Flavonoid Intake and Dementia

October 8, 2013
Irfan Qureshi

A close look at flavonoids shows their multiple actions against dementia.

The prevalence of dementia and related conditions continues to rise. More than 5 million Americans are living with Alzheimer’s disease, and between 10 and 20% of Americans over age 65 are estimated to suffer from mild cognitive impairment, with many of these individuals at risk for developing Alzheimer’s or other forms of dementia. Given this dire state and the lack of universally effective treatment options, it is prudent to consider addressing these conditions through a multi-pronged approach that includes not just pharmaceutical approaches and lifestyle changes, but dietary intervention too. Several investigations into the development of dementia and related conditions suggest that individuals with the highest dietary intake of fruits and vegetables are conferred a measure of protection against the development of cognitive dysfunction. These plant-based foods are an abundant source of polyphenols, organic plant compounds that have been researched for their ability to confer health benefits. Among the polyphenols, a particular class known as flavonoids are of great interest. Because flavonoids have been found to have significant biological effects, exploring their benefits in the realm of cognitive health is an exciting area of emerging research.

Many studies highlight the broad potential and ability of flavonoids, from foods and herbs, to preserve and enhance brain function via multiple pathways. While the effectiveness of flavonoids for brain health is not an entirely new concept (Ginkgo biloba is a flavonoid-rich herb that has been shown to support memory and confer antioxidant benefits), the wide spectrum of activity conferred by these compounds highlights their emerging potential to reduce the risk of dementia and enhance cognitive capacity that is often diminished as a result of normal aging.

Flavonoid Bioavailability and the Blood-Brain Barrier

In general, flavonoids are poorly absorbed as intact molecules from the digestive tract, which likely limits their ability to confer significant, direct antioxidant benefits in their ingested form. However, these molecules are extensively metabolized during their digestion, and their bioactive metabolites are absorbed in both the small intestine and, by way of post-bacterial processing, the large intestine (Proceedings of the Nutrition Society, 2012).

After absorption, flavonoids must effectively cross the blood-brain barrier before conferring their neurological benefits. Animal studies suggest that flavonoids can cross the blood-brain barrier, although the degree to which this happens is structurally-dependent. Studies have found that epicatechin and catechins, two classes of flavonoids, increased following the oral administration of grape seed extract. Similar studies on other flavonoids-including epigallocatechin gallate (EGCG) from green tea, flavanones from citrus and tomatoes, flavonols from Ginkgo biloba, and anthocyanins from berries-show that these compounds also penetrate brain tissue (Free Radical Biology & Medicine, 2012).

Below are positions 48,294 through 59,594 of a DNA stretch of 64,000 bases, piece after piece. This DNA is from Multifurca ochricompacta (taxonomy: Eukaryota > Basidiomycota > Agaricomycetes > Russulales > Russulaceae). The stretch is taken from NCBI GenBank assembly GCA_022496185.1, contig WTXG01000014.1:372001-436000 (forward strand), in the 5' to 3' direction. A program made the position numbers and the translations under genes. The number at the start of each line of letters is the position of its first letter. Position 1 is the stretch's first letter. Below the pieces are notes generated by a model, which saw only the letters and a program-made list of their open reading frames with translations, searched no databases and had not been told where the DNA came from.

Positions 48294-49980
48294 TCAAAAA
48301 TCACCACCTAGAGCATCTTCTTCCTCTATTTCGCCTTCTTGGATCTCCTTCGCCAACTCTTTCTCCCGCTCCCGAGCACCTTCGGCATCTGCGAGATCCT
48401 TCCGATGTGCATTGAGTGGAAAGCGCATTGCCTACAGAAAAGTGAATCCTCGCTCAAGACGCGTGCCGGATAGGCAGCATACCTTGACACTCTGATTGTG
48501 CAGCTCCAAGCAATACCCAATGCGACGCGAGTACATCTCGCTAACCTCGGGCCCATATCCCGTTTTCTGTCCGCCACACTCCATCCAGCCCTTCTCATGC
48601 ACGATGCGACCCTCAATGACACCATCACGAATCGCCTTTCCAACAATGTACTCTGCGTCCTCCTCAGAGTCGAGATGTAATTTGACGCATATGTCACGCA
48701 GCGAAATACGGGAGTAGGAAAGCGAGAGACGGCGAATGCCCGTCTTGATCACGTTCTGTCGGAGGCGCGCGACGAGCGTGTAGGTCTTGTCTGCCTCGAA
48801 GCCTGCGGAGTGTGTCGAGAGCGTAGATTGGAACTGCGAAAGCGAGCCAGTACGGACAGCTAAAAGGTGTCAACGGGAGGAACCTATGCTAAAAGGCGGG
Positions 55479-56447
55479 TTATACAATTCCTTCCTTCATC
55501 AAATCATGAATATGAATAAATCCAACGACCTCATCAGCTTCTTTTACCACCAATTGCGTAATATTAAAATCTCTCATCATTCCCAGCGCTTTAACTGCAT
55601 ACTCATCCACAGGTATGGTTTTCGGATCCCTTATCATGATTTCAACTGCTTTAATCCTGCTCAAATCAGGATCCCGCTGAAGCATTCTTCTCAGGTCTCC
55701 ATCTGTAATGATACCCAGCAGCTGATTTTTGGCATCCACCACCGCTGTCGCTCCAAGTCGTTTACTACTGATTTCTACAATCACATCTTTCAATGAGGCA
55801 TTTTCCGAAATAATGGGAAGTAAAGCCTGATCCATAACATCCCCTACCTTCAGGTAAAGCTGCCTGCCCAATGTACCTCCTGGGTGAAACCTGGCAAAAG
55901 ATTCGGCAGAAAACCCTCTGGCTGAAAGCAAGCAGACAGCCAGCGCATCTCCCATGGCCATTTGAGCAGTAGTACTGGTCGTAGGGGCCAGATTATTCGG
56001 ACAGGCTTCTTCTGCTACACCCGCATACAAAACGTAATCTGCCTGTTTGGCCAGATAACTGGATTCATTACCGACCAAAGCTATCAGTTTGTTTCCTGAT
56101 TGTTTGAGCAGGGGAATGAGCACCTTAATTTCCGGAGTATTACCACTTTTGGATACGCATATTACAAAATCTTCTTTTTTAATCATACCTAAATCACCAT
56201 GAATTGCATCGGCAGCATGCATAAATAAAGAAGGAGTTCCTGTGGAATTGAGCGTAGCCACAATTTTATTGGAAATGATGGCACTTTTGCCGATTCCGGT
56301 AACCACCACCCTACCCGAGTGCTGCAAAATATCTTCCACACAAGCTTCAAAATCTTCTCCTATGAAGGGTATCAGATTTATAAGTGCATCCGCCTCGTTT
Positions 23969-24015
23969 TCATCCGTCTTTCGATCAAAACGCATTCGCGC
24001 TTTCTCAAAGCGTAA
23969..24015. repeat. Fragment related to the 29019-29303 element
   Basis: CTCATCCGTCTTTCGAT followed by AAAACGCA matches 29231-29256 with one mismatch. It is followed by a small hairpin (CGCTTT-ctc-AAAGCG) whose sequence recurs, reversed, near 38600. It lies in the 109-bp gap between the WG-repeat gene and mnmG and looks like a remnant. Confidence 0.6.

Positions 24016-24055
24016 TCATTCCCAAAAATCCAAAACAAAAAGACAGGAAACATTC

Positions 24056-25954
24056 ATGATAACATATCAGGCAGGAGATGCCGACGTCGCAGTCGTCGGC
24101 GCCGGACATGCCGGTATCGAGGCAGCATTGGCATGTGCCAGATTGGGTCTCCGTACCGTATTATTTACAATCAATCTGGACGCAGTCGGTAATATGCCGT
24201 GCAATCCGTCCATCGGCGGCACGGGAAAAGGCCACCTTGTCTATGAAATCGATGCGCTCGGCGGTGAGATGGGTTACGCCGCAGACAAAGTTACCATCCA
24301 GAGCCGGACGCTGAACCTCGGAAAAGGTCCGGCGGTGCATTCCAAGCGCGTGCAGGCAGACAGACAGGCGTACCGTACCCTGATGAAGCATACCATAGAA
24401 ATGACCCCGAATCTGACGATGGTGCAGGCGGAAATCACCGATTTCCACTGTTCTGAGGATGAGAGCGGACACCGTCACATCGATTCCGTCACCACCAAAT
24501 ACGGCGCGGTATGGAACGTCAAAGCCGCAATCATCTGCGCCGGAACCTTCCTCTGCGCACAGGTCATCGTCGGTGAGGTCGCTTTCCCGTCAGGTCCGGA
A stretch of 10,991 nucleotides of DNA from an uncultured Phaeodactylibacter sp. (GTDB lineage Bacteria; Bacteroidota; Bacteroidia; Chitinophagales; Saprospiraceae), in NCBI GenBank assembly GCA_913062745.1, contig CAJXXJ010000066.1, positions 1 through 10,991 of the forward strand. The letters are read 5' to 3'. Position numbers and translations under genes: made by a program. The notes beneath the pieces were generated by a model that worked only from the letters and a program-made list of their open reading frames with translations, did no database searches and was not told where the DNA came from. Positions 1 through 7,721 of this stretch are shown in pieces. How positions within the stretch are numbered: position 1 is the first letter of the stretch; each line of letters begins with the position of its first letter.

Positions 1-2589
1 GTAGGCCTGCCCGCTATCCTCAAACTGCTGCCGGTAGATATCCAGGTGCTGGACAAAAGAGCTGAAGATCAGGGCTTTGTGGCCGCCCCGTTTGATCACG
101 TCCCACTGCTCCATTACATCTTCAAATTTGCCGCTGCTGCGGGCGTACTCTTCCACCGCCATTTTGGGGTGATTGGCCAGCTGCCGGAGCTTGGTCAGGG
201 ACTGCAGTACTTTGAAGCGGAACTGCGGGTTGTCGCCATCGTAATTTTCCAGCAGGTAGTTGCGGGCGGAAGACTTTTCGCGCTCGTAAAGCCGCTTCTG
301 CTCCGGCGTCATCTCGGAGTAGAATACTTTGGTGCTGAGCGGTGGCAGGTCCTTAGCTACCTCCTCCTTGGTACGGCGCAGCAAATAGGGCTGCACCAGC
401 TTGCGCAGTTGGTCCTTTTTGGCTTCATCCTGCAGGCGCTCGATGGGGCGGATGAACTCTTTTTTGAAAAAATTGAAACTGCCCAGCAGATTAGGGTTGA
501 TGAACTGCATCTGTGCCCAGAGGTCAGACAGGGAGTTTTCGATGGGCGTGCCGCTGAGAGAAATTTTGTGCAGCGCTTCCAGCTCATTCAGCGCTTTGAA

In addition to crossing the blood-brain barrier, studies indicate that flavonoids actually accumulate in areas of the brain that are critical for neural functioning and memory, and areas that play a role in pathological processes associated with dementia and other diseases. This is a critical aspect of their ability to confer biological effects. As an example, Cristina Andrés-Lacueva and colleagues from the University of Barcelona and the USDA Human Nutrition Research Center on Aging at Tufts University found that the administration of blueberries to rats led to detection of anthocyanins in the cerebellum, cortex, hippocampus, and striatum of the brain (Nutritional Neuroscience, 2005).

Mechanisms for Brain Support

In the context of Alzheimer’s disease, Robert Williams from the University of Bath, and Jeremy Spencer from the University of Reading in the United Kingdom, authored a review summarizing the potential therapeutic utility of flavonoids for cognitive function and dementia (Free Radical Biology & Medicine, 2012). While conventional wisdom regarding the biological activity of flavonoids centers on their direct antioxidant potential, the authors proposed that antioxidant activity is not the primary mechanism of flavonoid benefits to the central nervous system; rather, the potential of flavonoids to benefit neurological health is likely related to three distinct and broad areas: (1) their ability to interact with intracellular signaling pathways in brain cells; (2) their influence on the peripheral and cerebral vascular system (enhancing blood and nutrient circulation); and (3) their potential to reduce neuron damage that results from toxic compounds and
inflammatory processes.

Brain-Cell Signaling

Research on the interactions between flavonoids and brain cells reveals that native flavonoids and their intestinal metabolic byproducts actively bind to neurons. Several flavonoid binding sites have been discovered on brain cells, while a specific binding site for other polyphenolic compounds has been proposed to be on the brain plasma membrane. This binding contributes to the activation of various downstream enzymes, indicating the ability of flavonoids to initiate the synthesis of a number of synapse-related proteins that can affect structural changes involved in memory acquisition and storage.

Neurodegenerative processes are also favorably impacted by this protein synthesis, as the activation of proteins, including phosphatidylinositide 3-kinases (a family of enzymes involved in cellular growth and survival), may lead to the enhancement of downstream gene expression that influences neuroprotective effects. Flavonoids have been further shown to facilitate the activation of processes that increase neuron communication, new nerve cell growth, and synaptic plasticity (the ability of the nerve connection to change and adapt in response to neural stimuli). Flavonoids have also been shown to inhibit inflammatory events and cell death. The cumulative benefits of these effects may include overall prevention of neural degeneration and premature brain aging, and enhanced memory and cognitive function (Free Radical Biology & Medicine, 2012).

Vascular Effects